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Vic Carucci's Bills Mailbag: With Taylor, it's an either-or proposition

You have Buffalo Bills questions (not surprisingly, the majority of which are about Tyrod Taylor's future with the team) that you've submitted to me via Twitter @viccarucci.

I've got answers:

@jvznghi: They must sign Tyrod Taylor or forget 2017. With any defense they might have snuck in. Unless somebody better, he's it.

VC: It's fair to say that, with no clear-cut better alternative at quarterback, Taylor does give the Bills their best immediate chance to be a playoff contender.

The decision they have to make is whether they're prepared to commit to him for a minimum of three seasons, which would likely be the case if they pay the $30.75 million in guaranteed money that comes with picking the option on his extension.

It's pretty much an either or proposition, because, based on everything I've been told, Taylor is unwilling to agree to a restructured contract that would reduce his pay. He and his agent, Adisa Bakari, are firmly convinced they would receive every bit as much as the Bills would have to pay in accordance with the extension -- if not more -- in the open market.

The Cleveland Browns could very well be waiting with open arms ... and an open vault?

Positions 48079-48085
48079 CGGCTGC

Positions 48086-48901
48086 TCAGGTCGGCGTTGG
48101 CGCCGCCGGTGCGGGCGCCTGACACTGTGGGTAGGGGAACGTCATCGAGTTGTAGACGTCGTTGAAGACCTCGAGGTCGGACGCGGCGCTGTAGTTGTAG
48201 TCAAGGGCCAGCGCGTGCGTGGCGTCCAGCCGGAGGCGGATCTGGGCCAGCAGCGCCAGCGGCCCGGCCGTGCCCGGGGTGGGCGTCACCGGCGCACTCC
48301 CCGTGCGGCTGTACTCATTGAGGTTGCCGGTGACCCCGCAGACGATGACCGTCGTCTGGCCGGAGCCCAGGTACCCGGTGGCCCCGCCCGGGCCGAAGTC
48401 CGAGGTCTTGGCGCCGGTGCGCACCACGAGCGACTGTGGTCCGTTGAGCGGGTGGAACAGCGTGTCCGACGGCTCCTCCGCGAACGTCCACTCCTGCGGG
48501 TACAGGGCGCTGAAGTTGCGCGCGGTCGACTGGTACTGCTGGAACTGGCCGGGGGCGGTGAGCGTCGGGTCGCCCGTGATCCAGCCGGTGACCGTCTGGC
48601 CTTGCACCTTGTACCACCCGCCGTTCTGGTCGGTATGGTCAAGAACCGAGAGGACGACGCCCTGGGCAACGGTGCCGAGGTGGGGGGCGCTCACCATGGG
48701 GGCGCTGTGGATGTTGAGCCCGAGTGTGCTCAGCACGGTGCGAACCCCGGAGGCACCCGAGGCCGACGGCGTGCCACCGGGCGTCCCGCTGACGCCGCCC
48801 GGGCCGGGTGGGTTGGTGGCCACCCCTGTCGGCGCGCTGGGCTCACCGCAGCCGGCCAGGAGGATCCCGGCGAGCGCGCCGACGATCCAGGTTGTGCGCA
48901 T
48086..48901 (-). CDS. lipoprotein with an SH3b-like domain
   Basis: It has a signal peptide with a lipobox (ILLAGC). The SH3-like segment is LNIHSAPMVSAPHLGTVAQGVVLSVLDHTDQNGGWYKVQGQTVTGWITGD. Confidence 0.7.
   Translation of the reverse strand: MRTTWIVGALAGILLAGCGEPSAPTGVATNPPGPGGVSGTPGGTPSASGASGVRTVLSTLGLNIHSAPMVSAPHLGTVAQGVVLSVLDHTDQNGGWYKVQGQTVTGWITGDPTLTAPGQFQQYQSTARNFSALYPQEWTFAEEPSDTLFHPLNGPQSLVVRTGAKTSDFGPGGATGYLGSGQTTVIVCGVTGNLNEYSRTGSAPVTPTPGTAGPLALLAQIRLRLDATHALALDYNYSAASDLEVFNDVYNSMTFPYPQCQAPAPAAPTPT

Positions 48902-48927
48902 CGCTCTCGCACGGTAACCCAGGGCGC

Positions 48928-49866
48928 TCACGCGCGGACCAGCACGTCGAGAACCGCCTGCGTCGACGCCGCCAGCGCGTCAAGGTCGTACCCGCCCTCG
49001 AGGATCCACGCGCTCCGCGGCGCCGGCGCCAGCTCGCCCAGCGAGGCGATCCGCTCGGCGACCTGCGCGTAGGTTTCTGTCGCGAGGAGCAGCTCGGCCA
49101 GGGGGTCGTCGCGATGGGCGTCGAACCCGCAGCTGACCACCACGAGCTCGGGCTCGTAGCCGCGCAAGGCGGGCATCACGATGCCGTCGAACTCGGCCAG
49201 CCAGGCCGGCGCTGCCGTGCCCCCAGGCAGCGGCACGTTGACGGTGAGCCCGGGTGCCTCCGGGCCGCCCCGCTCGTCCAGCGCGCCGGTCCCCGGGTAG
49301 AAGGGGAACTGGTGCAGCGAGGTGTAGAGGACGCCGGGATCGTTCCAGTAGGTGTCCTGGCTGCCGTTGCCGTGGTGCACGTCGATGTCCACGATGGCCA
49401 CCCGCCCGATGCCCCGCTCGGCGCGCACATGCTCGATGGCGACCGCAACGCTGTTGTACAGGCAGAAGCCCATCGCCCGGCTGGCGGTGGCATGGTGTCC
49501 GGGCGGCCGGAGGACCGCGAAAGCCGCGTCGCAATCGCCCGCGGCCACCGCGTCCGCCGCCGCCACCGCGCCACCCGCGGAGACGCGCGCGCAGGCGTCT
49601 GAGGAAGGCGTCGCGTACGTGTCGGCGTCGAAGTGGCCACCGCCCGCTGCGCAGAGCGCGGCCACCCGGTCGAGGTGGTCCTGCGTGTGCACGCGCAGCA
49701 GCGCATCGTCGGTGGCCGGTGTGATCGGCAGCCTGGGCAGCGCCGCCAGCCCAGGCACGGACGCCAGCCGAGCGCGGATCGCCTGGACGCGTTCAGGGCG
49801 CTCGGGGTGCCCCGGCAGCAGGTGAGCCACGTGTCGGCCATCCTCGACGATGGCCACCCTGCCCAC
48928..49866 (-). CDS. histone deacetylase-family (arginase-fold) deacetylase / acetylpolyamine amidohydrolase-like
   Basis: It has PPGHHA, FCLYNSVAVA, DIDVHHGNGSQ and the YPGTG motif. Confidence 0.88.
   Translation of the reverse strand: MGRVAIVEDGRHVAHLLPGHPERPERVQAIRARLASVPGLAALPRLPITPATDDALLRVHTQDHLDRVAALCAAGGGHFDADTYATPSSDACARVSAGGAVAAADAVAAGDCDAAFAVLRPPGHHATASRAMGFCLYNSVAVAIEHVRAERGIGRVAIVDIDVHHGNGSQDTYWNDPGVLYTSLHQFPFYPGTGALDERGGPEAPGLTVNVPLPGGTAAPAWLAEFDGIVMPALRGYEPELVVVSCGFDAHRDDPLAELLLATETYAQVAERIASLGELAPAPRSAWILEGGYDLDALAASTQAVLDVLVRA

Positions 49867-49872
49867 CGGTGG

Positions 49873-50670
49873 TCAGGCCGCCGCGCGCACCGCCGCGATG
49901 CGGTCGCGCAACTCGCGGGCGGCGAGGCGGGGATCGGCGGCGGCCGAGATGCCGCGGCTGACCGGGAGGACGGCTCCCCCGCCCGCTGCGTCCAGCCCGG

If the Bills decide to go with 2016 fourth-round draft pick Cardale Jones as their quarterback, or perhaps a rookie, they are probably doing so as part of a sweeping roster overhaul.

@duncan11jd: Is trading Tyrod Taylor a realistic possibility if they want to move on?

VC: Not really.

Of course, the Bills could try to trade him. But why would another team want to give up anything for Taylor when the Bills' mere attempt to move him would signal the likelihood that they don't want to keep him.

And if that's the case, any team interested in trading for him would simply wait for him to become available in the open market.

@8three7six6zero: Why is everyone so sure TT is gone?

VC: I agree that it's probably a bit presumptuous to view Taylor's departure from the Bills as a given.

My best guess on what has mainly driven the conversation that he's a goner is the widely held notion that General Manager Doug Whaley decided last season that Taylor didn't perform well enough for the Bills to pick up the extension option and was ready to move on from him.

But new coach Sean McDermott has so far done a good job of keeping his opinions about Taylor under a tight lid, and that, as much as anything, has a lot of people guessing. He could very well want Taylor to stay, and if that's the case, it wouldn't be a shock if he got his way.

@WheresAlby: How much longer will Whaley be GM?

VC: By all indications, team owners Terry and Kim Pegula continue to have a great deal of trust that Doug Whaley is the right choice to be their general manager.

If they were going to part ways with him, the obvious timing would have been at the end of the 2016 season, when they fired Rex Ryan as their coach. In keeping Whaley, they demonstrated a clear belief that he and the player-personnel staff had put together a strong enough roster for the Bills to reach the playoffs in each of the last two full seasons of their ownership and that the failure to do so was because of poor coaching.